In order to make your detection system robust, resize the Eigen faces from 64 pixels to 32×32, 48×48, 96×96, and 128×128 pixels in size. Once we’ve scaled your eigen face, we will have a total of five “typical” faces, one at each level of scaling. We need to scan the group pictures with all of the five eigen faces. Each of them will give us a “match” score for each position on the image. If we simply locate the peaks in each of them, we may find all the faces. Sometimes multiple peaks will occur at the same position, or within a few pixels of one another. In these cases, we need to merge all of these (non-maximum suppression), they probably all represent the same face.
Additional heuristics may also be required (appropriate setting of thresholds, comparison of peak values from different scaling factors, addiitonal scaling, filtering by human body color thresholds etc.). These are for us to investigate.
The faces detected using the window scanning and the threshold on the distance from the eigenfaces plane are shown below for the beatles group image.
Implement morphing. Given two images, compute an animation that shows one being transformed continuously into the other, using the eigenfaces representation. Also, try transforming an image “away” from another one, to exaggerate differences between two faces. Make a video from your morphed faces.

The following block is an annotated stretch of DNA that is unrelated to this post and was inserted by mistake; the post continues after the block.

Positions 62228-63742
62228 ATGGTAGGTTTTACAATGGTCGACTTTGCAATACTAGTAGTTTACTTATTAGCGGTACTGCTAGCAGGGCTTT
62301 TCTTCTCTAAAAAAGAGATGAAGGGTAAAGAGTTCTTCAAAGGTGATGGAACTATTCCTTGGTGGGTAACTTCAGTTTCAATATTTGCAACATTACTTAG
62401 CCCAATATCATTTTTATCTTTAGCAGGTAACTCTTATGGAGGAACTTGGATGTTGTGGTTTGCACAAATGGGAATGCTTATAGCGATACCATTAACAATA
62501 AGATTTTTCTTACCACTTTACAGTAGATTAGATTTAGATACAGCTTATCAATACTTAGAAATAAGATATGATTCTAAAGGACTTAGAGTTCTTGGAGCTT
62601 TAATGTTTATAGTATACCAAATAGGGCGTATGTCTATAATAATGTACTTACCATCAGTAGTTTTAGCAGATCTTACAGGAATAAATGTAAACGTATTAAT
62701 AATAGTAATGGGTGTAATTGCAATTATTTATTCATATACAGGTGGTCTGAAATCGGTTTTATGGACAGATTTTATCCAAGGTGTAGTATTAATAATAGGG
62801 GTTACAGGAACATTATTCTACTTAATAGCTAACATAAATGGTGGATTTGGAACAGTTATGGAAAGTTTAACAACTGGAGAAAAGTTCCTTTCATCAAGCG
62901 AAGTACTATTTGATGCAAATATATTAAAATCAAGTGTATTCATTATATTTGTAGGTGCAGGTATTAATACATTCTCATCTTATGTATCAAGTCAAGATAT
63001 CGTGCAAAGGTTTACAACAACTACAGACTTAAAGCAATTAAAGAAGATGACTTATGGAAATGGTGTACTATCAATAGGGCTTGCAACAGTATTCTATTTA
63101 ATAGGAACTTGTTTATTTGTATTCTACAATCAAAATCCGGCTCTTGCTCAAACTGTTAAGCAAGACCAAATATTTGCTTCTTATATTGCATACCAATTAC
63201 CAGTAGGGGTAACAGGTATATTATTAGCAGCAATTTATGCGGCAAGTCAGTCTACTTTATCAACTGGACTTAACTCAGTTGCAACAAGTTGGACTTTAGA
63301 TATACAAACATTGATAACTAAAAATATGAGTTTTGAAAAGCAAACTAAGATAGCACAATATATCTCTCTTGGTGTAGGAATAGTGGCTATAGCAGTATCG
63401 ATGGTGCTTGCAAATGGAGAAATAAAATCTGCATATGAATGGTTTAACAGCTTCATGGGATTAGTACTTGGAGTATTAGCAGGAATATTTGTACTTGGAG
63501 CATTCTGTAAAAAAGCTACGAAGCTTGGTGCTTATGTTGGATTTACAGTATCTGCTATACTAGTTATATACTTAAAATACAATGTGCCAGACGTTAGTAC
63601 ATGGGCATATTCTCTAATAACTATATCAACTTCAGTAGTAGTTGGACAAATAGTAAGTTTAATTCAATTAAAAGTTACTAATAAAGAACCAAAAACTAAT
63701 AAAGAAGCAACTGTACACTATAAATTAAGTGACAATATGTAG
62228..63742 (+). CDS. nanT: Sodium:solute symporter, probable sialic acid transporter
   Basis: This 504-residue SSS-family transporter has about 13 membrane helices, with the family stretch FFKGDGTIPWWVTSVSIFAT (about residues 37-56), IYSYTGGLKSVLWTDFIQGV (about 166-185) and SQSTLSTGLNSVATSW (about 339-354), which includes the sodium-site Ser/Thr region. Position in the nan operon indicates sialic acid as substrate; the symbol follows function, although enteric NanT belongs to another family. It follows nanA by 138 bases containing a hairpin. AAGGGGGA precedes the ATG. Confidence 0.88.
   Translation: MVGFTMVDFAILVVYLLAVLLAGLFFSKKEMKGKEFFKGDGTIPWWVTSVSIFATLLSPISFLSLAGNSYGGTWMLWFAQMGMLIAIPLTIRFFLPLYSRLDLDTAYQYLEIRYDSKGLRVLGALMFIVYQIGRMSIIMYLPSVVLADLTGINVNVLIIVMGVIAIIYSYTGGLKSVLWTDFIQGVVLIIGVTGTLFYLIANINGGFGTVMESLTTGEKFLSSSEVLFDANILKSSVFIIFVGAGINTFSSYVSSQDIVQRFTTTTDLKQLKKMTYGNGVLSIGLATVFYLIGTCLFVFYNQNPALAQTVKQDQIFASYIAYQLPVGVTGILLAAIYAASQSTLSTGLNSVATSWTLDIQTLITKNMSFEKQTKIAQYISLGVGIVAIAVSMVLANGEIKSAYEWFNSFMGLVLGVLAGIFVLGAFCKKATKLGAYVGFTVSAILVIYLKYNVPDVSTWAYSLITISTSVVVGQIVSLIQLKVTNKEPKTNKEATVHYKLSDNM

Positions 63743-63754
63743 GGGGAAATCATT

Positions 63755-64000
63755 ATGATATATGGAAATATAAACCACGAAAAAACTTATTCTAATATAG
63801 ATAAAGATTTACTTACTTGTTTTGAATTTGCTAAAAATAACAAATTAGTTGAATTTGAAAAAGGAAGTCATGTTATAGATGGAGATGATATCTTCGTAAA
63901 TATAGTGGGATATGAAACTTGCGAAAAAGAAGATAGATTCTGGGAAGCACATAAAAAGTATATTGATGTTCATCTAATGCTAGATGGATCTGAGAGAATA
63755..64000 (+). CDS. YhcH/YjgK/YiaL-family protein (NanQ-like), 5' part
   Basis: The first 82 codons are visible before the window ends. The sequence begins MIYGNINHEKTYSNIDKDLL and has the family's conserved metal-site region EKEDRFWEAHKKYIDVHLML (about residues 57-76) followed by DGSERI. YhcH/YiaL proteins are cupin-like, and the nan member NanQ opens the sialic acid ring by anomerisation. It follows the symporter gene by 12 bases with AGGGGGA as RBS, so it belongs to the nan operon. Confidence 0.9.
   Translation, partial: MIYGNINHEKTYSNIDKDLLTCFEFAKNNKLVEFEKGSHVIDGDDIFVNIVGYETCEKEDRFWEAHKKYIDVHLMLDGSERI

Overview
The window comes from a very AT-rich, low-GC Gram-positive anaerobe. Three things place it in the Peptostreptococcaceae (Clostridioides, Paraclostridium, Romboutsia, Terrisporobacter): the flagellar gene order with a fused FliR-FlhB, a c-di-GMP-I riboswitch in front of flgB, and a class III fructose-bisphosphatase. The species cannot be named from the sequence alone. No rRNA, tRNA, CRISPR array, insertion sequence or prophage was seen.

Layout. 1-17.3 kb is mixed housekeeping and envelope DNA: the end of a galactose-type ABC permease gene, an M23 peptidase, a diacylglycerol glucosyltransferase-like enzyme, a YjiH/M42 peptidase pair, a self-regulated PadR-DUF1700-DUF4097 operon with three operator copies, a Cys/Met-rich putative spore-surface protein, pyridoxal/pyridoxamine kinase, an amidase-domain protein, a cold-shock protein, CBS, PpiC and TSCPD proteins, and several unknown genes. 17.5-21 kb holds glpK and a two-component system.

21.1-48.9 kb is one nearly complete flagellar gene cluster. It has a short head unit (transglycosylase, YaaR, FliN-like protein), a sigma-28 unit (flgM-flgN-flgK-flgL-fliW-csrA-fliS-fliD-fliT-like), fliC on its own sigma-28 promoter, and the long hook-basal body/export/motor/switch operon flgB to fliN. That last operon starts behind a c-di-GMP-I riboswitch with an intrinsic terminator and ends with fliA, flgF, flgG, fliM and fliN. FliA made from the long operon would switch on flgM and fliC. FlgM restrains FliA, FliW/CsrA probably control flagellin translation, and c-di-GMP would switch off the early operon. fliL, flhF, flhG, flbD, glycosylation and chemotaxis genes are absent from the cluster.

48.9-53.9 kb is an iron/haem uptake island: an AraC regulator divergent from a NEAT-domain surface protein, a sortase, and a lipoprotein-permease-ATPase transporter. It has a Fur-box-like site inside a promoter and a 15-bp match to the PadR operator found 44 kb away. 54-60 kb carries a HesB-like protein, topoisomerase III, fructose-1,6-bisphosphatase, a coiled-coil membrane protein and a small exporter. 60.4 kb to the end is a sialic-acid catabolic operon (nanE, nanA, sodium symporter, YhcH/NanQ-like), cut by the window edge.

Let’s try to morph the first face to the second one.
Here is the algorithm that we are going to use:
- For the first face first create a reconstruction using only a few (k) dominant eigenfaces.
- Iteratively reconstruct the first face using lesser and lesser eigenfaces and animate.
- Stop when we reached the reconstruction of the first face with only k eigenfaces.
- Now compute the coefficients of the second face using only those k eigenfaces,
- Next start using second face’s coefficients instead of the first face’s coefficients.
- Now iteratively increase the number of eigenfaces to be used to reconstruct the second face, till the point when all the eigenfaces are used.
The following animation shows such morphing: